IN THE film "Paraíso Travel,” a young immigrant named Marlon finds himself lost and broke shortly after arriving in New York and being separated from his girlfriend, the cunning and sexy Reina, played by Angélica Blandón. He meets an older man, a fixer for new arrivals, who helps him find shelter and asks the naive illegal what else he might need.
"How do I get rid of this fear?" asks Marlon, somewhat overplayed by Aldemar Correa.
Of course, the old man can't help him with the dread that haunts strangers in a strange land, except to say that in time it goes away. That small, intimate moment in this occasionally overwrought drama offers a glimpse into the emotional and mental toll of the immigrant experience, which is often seen through ideological eyes.
"Paraíso," the year's biggest box office hit in Colombia, will have its West Coast premiere during the 12th annual Los Angeles Latino International Film Festival, which begins Friday. It's one of 132 films that will screen at the festival, co-founded by Edward James Olmos, Marlene Dermer and the late George Hernández to spotlight Latino films. Ironically, the festival has suffered from the very success it has sought as top Latino filmmakers now find themselves courted by other festivals. Still, many consider the festival (which counts The Times as a sponsor) as a special opportunity to show their work in the U.S.
Directed by L.A.-based Colombian filmmaker Simon Brand, "Paraíso" typifies trends being spotlighted this year -- movies about immigration and movies made in Colombia. That country, not long ago ravaged by kidnappings and civil war, is experiencing a filmmaking boom fueled by government subsidies and an emerging social stability.
The young filmmaker, who holds U.S. and Colombian citizenship, says he gets "extremely upset" when he travels and finds his country's dangerous reputation still precedes him. He recalls that many in the cast of his freshman feature, 2006's "Unknown," declined to attend premieres in Cartagena and Bogota for fear of being kidnapped, or other violence. Only James Caviezel and Jeremy Sisto made the trip, he says.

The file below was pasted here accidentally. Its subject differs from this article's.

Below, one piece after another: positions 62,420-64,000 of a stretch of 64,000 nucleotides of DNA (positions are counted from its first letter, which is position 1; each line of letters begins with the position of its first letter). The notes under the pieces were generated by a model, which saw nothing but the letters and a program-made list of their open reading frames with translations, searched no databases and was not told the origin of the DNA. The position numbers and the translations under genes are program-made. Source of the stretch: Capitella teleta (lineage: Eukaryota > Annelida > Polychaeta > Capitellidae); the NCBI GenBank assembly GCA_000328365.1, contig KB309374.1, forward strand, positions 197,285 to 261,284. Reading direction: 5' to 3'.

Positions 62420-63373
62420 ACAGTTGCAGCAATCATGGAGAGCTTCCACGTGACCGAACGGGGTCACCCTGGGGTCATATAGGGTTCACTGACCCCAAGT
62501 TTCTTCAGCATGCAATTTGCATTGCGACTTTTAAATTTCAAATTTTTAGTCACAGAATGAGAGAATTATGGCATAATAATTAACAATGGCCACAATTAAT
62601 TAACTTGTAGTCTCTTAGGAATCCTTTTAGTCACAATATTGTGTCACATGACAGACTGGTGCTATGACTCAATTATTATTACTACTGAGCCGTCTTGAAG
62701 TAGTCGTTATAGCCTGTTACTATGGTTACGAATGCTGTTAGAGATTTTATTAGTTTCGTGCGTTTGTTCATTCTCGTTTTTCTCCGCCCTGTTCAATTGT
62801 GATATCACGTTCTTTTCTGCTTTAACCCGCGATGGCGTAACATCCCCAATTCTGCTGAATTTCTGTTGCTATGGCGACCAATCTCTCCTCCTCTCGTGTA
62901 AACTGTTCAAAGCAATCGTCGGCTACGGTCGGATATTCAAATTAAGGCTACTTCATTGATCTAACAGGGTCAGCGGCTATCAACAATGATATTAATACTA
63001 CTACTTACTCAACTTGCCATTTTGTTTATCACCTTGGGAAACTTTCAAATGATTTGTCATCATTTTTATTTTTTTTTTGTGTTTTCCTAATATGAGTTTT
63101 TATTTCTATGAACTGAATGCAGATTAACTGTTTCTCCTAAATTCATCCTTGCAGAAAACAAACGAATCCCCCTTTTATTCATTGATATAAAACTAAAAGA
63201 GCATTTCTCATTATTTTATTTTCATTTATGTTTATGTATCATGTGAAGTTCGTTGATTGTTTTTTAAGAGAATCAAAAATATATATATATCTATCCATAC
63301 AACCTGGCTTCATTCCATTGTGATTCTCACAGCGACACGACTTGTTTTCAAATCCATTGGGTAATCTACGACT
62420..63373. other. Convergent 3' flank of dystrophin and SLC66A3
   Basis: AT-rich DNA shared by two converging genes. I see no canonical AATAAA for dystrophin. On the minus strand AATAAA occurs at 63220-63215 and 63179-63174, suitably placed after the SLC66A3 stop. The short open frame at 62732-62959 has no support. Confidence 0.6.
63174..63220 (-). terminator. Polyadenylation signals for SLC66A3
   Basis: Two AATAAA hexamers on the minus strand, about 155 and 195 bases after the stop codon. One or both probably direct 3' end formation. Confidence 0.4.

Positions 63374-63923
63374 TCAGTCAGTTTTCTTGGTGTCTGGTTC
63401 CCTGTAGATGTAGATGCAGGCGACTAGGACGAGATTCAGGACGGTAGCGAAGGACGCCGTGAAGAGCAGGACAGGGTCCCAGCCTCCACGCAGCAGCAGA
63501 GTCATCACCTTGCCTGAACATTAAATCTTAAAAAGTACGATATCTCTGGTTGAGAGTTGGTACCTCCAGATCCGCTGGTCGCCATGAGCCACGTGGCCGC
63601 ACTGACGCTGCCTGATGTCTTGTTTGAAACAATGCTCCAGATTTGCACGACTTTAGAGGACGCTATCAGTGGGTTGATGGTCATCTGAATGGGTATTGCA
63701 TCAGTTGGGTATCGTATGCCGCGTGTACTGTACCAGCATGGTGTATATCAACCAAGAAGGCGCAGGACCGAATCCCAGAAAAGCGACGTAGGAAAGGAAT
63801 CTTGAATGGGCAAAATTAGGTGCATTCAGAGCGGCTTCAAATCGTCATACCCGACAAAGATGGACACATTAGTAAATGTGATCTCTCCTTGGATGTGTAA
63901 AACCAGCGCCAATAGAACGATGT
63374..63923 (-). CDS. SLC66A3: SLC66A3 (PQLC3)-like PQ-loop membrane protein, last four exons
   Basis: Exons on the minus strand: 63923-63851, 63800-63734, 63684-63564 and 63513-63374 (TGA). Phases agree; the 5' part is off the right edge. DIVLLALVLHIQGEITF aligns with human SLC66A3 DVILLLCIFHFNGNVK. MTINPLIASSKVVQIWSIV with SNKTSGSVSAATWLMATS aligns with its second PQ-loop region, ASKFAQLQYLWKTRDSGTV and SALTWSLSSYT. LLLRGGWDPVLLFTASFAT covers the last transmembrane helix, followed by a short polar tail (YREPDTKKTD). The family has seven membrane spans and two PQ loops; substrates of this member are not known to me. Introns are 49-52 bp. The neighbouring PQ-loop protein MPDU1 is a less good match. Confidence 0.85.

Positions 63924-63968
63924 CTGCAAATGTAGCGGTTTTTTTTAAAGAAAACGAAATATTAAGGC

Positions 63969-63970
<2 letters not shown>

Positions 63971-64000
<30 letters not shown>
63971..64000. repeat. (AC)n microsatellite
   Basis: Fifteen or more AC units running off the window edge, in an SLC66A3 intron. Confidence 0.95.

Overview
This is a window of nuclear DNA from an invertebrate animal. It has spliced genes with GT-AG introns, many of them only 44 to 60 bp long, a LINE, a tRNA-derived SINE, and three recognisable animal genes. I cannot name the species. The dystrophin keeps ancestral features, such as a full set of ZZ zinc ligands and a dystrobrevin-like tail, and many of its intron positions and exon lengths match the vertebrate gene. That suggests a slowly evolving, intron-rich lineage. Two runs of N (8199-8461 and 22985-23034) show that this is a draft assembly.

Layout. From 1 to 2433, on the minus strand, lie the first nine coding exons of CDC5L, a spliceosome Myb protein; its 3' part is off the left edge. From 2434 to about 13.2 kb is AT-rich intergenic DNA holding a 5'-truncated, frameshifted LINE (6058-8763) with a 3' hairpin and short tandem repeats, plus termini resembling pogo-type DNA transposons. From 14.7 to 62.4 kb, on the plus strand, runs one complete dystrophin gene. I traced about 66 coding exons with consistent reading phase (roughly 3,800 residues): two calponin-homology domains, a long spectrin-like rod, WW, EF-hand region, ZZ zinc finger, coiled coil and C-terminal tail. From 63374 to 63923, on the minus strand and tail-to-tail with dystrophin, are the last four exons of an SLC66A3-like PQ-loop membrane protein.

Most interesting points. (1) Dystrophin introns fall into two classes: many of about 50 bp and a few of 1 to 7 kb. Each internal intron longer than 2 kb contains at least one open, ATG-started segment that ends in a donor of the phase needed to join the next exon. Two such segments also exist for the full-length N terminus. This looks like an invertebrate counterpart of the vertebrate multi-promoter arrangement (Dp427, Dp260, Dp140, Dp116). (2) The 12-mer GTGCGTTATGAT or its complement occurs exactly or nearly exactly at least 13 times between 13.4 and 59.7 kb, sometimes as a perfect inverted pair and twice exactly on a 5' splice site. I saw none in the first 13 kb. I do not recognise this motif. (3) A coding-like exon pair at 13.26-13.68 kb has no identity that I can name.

Seven features from Colombia are being screened at the festival, tying Mexico for the most entries. The Colombian films also include "La Milagrosa," about an upper-class Colombian who undergoes a transformation after being kidnapped by guerrillas, and "El Angel del Acordeón," about a poor 11-year-old boy who uses music to try to win the heart of a girl.
Music dominates the documentary category. Tango is the star of Argentina's "Café de los Maestros,” a sort of Buena Vista for Buenos Aires old-timers co-produced and co-written by Oscar-winner Gustavo Santaolalla, who is being honored with the Gabi Lifetime Achievement Award.
There are separate films about three Cuban stars -- singer Celia Cruz, pianist Bebo Valdés and bassist Israel "Cachao" Lopez. Plus, documentaries about the evolution of rock in Mexico, the explosion of Chicano rock in East L.A., and the remarkable Venezuelan classical music program for disadvantaged youth that produced the next conductor of the L.A. Philharmonic, Gustavo Dudamel.
But beware viewers drawn to the infectious music of Mexican accordion ace Celso Piña featured in “Cumbia Callera” (Street Cumbia): The music is terrific but the hard-core sex scenes are shockingly vérité. The drama about a man who secretly follows and videotapes a woman he spots on the street unfolds with almost no dialogue, managing to convey the gritty ambience of Monterrey and its cumbia culture.
The most striking growth this year is seen in the number of entries from the United States, the most ever, including six feature films, 27 shorts and 15 documentaries.
Among them is "Calavera Highway" by Oscar-nominated director-writer Renee Tajima-Peña ("Who Killed Vincent Chin?") who tells the true tale of two brothers who take their mother's ashes back to South Texas and discover family secrets along the way.
Perhaps no film illustrates the aspirations of U.S.-born Latino filmmakers more than “Alondra Smiles,” the story of a wholesome teenager whose dreams of a quinceañera are threatened by her scheming cousin. The teen rivals are played by Montebello-born Natalie Gomez in the title role and Paloma M. Rodriguez, an Angeleno of Cuban-Mexican descent, as Tatiana, the wicked prima.
The sweet family movie marks the directorial debut of Conchita Nora Villa, who was born in East L.A. and raised in Monterey Park.
The UCLA graduate and former production assistant financed the film with funds from her parents, who tapped their savings, and her brother, Juan Francisco Villa, who used proceeds from the sale of his Pico Rivera house to buy film equipment. Sisters Janet and Yvette signed up as co-producers and the cast was stacked with family and friends who worked for the love of it.
The Villas worked wonders with a budget of $80,000. Today, they operate their Villa Media Productions out of their parents' Hacienda Heights home. You could say the making of this movie is an immigration story too. The part in which the children of immigrants start taking their place in America.
"Wow, this is really special for me," says the director, who worked as a volunteer chauffeuring celebrities to the first Latino film fest. "It's like a complete circle coming back and showing my film in my own backyard."